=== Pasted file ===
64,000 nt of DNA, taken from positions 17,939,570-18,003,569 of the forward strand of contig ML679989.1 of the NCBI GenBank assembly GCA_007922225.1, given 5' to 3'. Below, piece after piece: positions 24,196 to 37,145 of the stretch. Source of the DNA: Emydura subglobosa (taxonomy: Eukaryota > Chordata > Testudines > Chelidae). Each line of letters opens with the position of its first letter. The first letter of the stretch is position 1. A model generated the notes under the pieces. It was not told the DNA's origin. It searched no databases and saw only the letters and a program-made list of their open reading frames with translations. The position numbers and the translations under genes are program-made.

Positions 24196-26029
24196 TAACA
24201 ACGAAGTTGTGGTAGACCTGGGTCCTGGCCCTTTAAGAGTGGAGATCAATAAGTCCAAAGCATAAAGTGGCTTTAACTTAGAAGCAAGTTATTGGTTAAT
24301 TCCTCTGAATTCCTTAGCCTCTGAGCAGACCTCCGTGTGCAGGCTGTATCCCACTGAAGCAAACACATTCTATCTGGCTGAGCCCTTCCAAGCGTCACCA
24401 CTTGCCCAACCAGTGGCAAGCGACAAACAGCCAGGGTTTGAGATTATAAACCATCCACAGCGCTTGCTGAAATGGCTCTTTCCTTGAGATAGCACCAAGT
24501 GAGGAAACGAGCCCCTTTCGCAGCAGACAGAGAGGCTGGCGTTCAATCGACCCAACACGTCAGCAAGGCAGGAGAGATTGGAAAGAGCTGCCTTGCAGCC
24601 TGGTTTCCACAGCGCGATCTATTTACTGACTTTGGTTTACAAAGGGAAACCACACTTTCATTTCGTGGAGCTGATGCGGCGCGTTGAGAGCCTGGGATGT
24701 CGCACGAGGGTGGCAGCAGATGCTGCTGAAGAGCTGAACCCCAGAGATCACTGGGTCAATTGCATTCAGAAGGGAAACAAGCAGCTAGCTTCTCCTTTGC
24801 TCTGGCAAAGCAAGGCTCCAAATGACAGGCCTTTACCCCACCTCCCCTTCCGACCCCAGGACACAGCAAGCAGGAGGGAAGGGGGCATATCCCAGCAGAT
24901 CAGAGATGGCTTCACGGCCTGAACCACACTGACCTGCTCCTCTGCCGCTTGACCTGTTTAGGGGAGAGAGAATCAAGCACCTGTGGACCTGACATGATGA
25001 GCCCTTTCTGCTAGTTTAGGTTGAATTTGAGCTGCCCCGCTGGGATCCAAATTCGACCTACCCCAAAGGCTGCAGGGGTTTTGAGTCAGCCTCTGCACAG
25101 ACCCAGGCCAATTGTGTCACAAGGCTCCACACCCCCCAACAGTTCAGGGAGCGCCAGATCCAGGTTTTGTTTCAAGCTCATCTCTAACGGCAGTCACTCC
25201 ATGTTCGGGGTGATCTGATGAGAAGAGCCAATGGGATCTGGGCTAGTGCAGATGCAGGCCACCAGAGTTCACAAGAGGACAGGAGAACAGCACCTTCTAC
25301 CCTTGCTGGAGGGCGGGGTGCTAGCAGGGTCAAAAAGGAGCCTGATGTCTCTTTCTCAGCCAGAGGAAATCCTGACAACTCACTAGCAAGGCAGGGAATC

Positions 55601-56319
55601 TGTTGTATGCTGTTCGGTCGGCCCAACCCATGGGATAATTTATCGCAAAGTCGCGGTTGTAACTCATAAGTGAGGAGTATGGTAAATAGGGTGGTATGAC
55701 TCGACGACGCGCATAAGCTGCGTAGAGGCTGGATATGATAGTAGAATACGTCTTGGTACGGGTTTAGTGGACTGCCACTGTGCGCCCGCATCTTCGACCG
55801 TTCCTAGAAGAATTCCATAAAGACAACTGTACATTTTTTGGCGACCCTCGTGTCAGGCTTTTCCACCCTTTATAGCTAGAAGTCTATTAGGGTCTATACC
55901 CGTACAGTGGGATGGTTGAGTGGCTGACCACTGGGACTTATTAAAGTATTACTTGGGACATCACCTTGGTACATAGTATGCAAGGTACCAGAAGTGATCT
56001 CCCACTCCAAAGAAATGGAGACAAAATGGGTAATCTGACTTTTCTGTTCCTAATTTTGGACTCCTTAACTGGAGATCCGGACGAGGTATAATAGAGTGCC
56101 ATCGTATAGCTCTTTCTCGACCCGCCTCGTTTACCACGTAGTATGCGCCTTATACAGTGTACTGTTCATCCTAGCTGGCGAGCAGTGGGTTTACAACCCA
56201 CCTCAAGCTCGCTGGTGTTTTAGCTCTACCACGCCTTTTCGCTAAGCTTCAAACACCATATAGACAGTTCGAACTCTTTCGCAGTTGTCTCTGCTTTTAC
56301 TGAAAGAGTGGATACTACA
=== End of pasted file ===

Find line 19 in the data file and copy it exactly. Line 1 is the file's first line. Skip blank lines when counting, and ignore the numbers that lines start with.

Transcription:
55801 TTCCTAGAAGAATTCCATAAAGACAACTGTACATTTTTTGGCGACCCTCGTGTCAGGCTTTTCCACCCTTTATAGCTAGAAGTCTATTAGGGTCTATACC